• The natives(dark skinned) worship the white
  • The Portuguese that stayed on the island were very removed from the natives, but there was still this idea of accommodating the Portuguese
  • There are still Portuguese monuments and resistance (war) sculptures
  • After the Portuguese left, the natives formed a ppl’s state à there were ties to the Chinese gov’t and Paolo Freire.
    • Not sure what happened to the ppl’s state; it seems like it disintegrated
    • Chinese left when the people’s state fell apart, then the Taiwanese came in

Chi-Chi: Do people know English in Sao Tome?

Jeanie: There are English classes in the schools, but I don’t know how often schools are

regularly attended or if there is a mandate to go to school, or take the English classes.

  • I think the gov’t runs the schools
  • The community partners spoke English, a lot of people didn’t speak much English
  • I do think that if you plan to do research on the island, you need to know Portuguese.
    • Know the technical lingo in the language you are speaking for the specific industry, so you can communicate your thoughts better.

Jeanie: A lot of the students in the networking class spoke enough English so they could get the

grasp of it.  Also the class was very hands on, so that helps a lot with the understanding

of things.

Possible Ideas:

  • Solar lab
    • Some sort of current economic system
    • What if every building has a solar panel, what happens there?
      • It would be easy to reach a saturation point with solar panels in Sao Tome
      • They would have to be created as an export
  • Maybe find a way to use the islands natural resources
    • Use it to help implement technology or to maintain stuff
    • If it’s always sunny, then solar panels
    • If it’s windy, then windmills
    • If it rains, then a windmill (hydroelectricity)
    • The endemic species also
      • Talk about eco-tourism
  • Implementing the above technologies, people need to be cognizant of maintaining the island in some way.

Notes:

  • She went in 2009 with Damon McGhee
  • Wasn’t heavily involved in the 451 project like Damon was
  • Took LIS 451 and was working with Prof. Gant (GIS-geographic information systems)
    • Went for the class and to do GIS researchà has two directions
    • Her and Damon worked 2gether on the 451 project
    • She could see benefits of the profits, but is very critical because of the history of the island.
    • The natural environment was really nice, with the oceans and mountains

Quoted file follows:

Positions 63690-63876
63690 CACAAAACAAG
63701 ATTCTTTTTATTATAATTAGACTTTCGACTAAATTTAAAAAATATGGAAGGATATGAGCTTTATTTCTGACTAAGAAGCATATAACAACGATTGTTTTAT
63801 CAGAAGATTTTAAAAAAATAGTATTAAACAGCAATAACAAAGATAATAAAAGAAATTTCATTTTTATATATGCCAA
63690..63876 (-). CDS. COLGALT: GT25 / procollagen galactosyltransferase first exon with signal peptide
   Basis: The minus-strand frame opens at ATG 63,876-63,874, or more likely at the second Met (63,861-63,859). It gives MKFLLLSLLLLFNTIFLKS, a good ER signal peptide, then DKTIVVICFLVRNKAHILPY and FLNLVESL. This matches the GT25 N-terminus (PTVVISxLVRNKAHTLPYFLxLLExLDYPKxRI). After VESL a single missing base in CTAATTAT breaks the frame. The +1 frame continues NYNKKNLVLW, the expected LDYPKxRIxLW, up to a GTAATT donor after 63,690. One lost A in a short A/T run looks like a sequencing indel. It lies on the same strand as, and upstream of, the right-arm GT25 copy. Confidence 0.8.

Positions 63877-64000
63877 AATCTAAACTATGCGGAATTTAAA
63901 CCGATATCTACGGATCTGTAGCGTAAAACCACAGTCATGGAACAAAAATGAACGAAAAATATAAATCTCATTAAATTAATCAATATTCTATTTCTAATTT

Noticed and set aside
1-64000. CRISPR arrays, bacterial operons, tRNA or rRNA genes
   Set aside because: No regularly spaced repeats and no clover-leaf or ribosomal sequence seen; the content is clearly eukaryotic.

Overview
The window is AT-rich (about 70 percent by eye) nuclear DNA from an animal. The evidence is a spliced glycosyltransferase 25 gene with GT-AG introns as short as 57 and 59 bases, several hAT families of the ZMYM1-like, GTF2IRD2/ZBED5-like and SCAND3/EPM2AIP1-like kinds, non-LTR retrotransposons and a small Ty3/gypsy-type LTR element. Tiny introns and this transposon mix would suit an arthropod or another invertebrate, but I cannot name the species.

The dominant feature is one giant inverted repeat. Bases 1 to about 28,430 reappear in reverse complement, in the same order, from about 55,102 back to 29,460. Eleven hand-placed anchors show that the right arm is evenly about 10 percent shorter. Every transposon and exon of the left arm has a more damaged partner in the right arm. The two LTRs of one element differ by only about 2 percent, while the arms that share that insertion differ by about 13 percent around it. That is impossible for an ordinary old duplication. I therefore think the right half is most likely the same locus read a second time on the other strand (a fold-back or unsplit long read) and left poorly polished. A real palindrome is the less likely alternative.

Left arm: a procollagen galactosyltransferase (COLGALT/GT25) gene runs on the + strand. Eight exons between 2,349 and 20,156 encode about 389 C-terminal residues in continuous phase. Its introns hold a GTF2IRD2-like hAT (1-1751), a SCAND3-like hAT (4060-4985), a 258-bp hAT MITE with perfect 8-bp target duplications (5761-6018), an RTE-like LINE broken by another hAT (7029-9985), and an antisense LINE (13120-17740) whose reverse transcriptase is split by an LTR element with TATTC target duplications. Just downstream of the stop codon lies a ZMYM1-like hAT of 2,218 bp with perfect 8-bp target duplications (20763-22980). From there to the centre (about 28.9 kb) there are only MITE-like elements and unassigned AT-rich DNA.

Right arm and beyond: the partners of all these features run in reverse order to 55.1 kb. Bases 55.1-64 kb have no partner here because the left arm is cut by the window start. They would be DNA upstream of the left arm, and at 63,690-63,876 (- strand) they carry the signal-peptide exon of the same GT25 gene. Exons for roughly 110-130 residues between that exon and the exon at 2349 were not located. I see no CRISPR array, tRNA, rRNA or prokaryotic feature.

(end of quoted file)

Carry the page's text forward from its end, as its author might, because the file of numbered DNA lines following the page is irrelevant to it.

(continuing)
• Portuguese is the national language

 

 

 

 

 

 

 

 


Interview: Sarah Costa

Conducted by Chi-Chi Erondu

Summer of 2009 with the one laptop per child internship evaluation of the one laptop per child program

there for GIS class with Jeanie

reason the experience was so hard was personality differences

difficult because of living with professors and students

and the project being different than what you had planned

didn’t have high expectations, so the trip was positive for her

GIS project wasn’t sustainable

there for needs analysis

one laptop per child model

laptop project in developing worlds

for a sense of sharing and community

technology saturation will improve the kids and the community

laptops walking off

had to talk to kids about stealing

biggest problem is power

power strips break down

not enough outlets to keep computers charged

laptops with long battery life

windows computer that went along had so many viruses

some of the HS kids wont be that familiar with computers

they will be able to learn how to use MACs

keep the OS running at a longer time throughout the years

Paul and Martin are interested in community involvement

tuffbooks – rugged computers

no integrated language instruction

Portuguese merged into a pigeon language

what ever we install make sure in Portuguese

Portuguese colony until 1972

not a lot of cultural identity

just beginning to have pride in their identity

Lev lev = slow slow, take it easy

take education very seriously

James Nevisch: helps out with Step-Up, they run a technology school

every highly educated people work more than 1 job

more training will be needed if we use the local population in the school

will make the school more sustainable

would go back but there needs to be a bigger plan of sustainability

would be wonderful if there was a University liaison, a former student, on the island

Paul Adams will go back and forth from Sao Tome to Monticello, IL throughout the year

was head on Prairienet and the East St. Louis project

retired from the university